What I am about to write may very well change. As Mark A. Kilmer says, “Polls is Polls.” But, let’s assume things stay constant and consider how Democrats have shot themselves in the foot.
One of the Senatorial hallmarks of the past four years has been the Democrats blocking, repeatedly, the President’s power of judicial appointments. Because the Senate confirms the appointments and the Democrats have filibustered those appointments, the President has not been able add many judges to the federal bench. Oh, and let’s be honest, a lot of the appointments were fairly moderate appointments that the Democrats chose to cast as ultra-conservative. It helped them tap a source of grassroots funds that would have otherwise not been generally motivated to give.
Well, the Democrats might have just blown their chance to get moderates on the bench and, in the process, shot themselves in the foot. If the President gets re-elected, as Matt Dowd, the President’s pollster, said, “It will depend more on turning out the base than turning out the undecideds.” The President’s base is largely conservative – a conservative base that has put up with the farm bill, out of control spending, a growing deficit, a failure to stand up repeatedly for conservative principles, and various other moderately liberal things the President has done.
The one area the President has largely helped the conservative movement was in the appointment power. If the President gets re-elected, it will be the conservative base that is largely owed and it will be the conservative base that will largely be thanked – no doubt, again through appointments.
Where does that leave the Democrats? Polling suggests that the Democrats will pick up Illinois, but lose Louisiana, Florida, Georgia, South Carolina, and possibly North Carolina – a two to three seat pick up by the Republicans. With possibly one exception, I am not aware of any other President after 1900 who has, in two successive elections, had his own party gain seats in Congress. While the House of Representatives will be largely due to redistricting, the Senate stands, potentially, as a failure of the Democrats to convey a sense of good governance and mainstream thinking.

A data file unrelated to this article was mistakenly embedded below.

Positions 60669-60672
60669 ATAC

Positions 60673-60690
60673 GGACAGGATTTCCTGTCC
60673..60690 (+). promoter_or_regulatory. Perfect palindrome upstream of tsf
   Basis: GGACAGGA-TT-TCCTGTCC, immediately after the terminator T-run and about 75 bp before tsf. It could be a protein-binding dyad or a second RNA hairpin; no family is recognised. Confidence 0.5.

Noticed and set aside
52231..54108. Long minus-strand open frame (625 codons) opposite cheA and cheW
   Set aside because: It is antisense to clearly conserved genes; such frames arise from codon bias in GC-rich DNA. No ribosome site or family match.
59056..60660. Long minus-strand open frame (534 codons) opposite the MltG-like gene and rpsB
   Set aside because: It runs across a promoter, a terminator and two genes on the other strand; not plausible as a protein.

The Democrats have a great trump card right now. They can filibuster to their heart’s content. They have blocked and stymied the President for four years, a portion of which they controlled the Senate. But, if things stay constant, the Democrats are set to shrink their numbers in the Senate even further and have less clout in blocking nominations.
It would appear that two to three seats on the Supreme Court might become available in the next two years – Rehnquist, O’Connor, and Stevens. While the President might nominate one guaranteed moderate, Al Gonzales, he will probably also nominate people like Miguel Estrada and other conservatives. The chief argument the Democrats have used to block nominations to the bench has been that Bush did not receive a majority of the popular vote and has no mandate to appoint conservatives to the bench. That mandate is about to run the Democrats off the cliff.
Senators in the minority have been unwilling, with few exceptions, to negotiate in the past four years. They have portrayed themselves as negotiating, but have not actually done so. There are numerous vacancies open on the federal bench and more will open at the highest levels. Daschle and Company could have negotiated to put a mix of moderate to conservative judges on the bench — to some degree they have at the district court level. They are about out of time to negotiate. Filibustering over the next four years will, more than likely, cause frustrated Republicans solidly in the majority to deploy the nuclear option. With that, the interests of lefty political groups will go up in smoke – much like their party appears to be doing in 2004.